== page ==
Friday, December 4, 2009
Catastrophic Diagnoses: Tips for Friends and Families
Autism is a catastrophic diagnosis. It is right up there with cancer, heart problems, Muscular Dystrophy, juvenile diabetes, etc. When parents get the diagnosis of an Autism Spectrum Disorder, they are overwhelmed. The child, for whom they had unlimited dreams and hopes, is gone. While most parents are equipped to handle a sick child, most are not equipped to to parent a healthy child with a neurological developmental disorder. And no parent is equipped to lose their child. Autism steals the child these parents knew. They will never stop loving the child, but it is akin to a kidnapping--the child you get back is never the same.
Do not minimize the diagnosis by saying things like, "At least it isn't life threatening". For one, you would be wrong--Autism CAN be life threatening. Children on the Spectrum can be "escape artists" and wander away from home. They will not pay attention to traffic and many are drawn to water. Many children on the Spectrum also have severe allergic reactions, seizures, and other health problems. Secondly, you are not addressing the parents' grief. They did LOSE THE CHILD THEY HAD! It does not mean they will never get them back, but acknowledge their loss and their grief.
NEVER say, "If you need anything, let me know" because most people will not take advantage of that offer and it doesn't feel sincere, when it is uttered. Instead, OFFER to help and learn."Do unto to others as you would have them do unto you". Think of them as parents of sextuplets--what would you want others to do for you, under those circumstances? Learn HOW to play with a child on the spectrum.(Read Stanley Greenspan's books on Floortime). Babysit. Make dinners. Mow their lawn. Offer to stay overnight, and get up with the child, if he is a poor sleeper. (Sleep deprivation is a major problem for parents with children on the Spectrum) Pitch in with friends to get a cleaning lady. When you go to the grocery store, call and see if there is something you can pick up for them. Many children on the spectrum require MANY therapies: speech, occupational and physical. Offer to watch siblings, while they take that child to their therapies. Find SibShops in your area and offer to take the siblings of the ASD child to them. Stay in contact, even though they may slip away. Depression is common in parents of ASD children. Try to be sensitive to "girls/guys night out" situations. Many couples have learned to make sure each one gets at least one of these a month, so they can stay connected to others and "get away from the autism" for a few hours.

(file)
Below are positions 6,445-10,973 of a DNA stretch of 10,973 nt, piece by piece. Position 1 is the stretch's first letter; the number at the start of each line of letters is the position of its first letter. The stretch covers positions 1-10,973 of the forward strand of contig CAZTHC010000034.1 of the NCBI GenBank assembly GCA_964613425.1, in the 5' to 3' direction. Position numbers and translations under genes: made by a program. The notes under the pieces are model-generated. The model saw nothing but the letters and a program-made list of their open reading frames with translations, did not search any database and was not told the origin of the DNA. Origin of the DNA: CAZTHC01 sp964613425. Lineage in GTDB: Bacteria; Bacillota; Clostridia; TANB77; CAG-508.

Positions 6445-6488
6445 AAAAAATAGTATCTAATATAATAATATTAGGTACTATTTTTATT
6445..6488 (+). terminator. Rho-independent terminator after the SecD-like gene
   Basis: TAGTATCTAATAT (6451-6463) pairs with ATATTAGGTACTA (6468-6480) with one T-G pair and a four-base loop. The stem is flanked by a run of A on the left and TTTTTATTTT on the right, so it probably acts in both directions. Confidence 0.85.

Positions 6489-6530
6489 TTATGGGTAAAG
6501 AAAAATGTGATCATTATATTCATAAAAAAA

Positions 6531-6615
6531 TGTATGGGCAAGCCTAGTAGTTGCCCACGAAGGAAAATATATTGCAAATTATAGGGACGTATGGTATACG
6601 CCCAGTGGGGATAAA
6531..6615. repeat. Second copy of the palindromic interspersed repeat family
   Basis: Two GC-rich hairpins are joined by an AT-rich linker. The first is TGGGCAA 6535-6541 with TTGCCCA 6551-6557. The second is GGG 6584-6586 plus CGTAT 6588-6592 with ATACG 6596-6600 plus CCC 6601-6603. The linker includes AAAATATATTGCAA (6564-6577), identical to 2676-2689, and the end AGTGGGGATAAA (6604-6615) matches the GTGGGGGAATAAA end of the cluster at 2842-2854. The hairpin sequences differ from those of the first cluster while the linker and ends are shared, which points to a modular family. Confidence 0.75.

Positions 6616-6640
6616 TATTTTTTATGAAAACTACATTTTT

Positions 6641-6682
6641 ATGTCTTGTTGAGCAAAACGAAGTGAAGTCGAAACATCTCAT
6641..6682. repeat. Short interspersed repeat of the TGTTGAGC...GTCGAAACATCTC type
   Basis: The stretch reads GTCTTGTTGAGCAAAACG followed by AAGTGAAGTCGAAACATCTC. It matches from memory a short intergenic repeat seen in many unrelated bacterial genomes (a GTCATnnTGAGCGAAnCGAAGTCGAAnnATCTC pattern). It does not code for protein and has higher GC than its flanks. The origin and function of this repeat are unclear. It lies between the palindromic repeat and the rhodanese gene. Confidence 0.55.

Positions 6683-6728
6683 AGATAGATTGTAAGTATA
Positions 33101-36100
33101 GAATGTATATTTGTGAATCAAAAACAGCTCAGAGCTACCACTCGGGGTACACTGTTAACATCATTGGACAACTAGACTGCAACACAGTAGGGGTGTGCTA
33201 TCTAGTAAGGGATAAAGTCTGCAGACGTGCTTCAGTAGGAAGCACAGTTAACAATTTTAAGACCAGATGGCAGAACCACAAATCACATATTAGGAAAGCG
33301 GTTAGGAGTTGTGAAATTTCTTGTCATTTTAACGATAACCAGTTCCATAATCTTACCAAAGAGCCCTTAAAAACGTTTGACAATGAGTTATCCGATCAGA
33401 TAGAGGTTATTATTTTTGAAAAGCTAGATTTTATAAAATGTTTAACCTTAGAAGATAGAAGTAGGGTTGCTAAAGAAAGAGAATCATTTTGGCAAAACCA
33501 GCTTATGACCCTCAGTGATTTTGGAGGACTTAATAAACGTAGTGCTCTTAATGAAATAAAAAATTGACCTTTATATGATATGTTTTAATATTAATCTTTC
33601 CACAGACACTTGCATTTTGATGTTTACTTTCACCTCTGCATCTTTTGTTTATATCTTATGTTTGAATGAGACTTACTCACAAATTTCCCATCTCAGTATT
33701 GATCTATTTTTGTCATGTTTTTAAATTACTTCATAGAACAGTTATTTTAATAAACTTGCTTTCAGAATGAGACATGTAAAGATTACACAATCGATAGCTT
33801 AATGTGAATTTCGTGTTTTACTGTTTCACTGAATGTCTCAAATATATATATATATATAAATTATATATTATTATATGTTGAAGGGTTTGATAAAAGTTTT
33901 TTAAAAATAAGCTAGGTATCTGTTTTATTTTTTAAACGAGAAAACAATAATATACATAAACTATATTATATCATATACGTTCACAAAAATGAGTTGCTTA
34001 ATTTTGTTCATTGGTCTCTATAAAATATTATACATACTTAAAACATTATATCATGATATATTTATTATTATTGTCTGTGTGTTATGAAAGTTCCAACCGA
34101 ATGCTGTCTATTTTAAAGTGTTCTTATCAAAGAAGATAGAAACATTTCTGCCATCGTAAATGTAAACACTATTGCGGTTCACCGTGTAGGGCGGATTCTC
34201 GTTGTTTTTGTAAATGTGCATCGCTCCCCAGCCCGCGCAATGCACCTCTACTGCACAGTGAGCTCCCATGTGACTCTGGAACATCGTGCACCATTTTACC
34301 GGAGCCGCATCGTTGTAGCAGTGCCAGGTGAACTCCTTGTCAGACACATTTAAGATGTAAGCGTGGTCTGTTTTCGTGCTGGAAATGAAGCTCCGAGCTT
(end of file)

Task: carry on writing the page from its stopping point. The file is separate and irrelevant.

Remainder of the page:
Because there are SO many treatment and intervention options, be a sounding board for the parents. Parents tend to feel panicked that they only have a "certain window of time" to help their child. While this is partially true--the brain is much more malleable before age 5, there are still things that can be done, as a child gets older that can help improve skills. Support them, but also be a "devil's advocate", to help them make the best decision for their child. ALWAYS support their final decision. You and your friends will hear of parents who have had EXTREMELY successful treatments and interventions. However, what works for one child, does not always work for another. Each child has different symptoms, causes, and personalities. Because of this, encourage starting with the least expensive (diet changes) and then only ONE change at a time. (I have seen parents who have implemented the GF/CF diet, hyperbaric chamber, ABA and PLAY all at once and when there was some improvement, they didn't know WHAT was causing it and when there were regressions, they didn't know. Stick with one plan at a time for at least 6 weeks.) . If they choose to change the diet,help them find foods and recipes that their child can eat.
Autism does contribute to stress in a marriage and, therefore, divorce. Encourage "date nights" by babysitting. Encourage counseling. Encourage spirituality. 95% of parents with special needs children do not attend religious services. If your church or temple does not have a "special needs" ministry, try to start one.
Don't just TELL them you are "there for them"--BE there for them.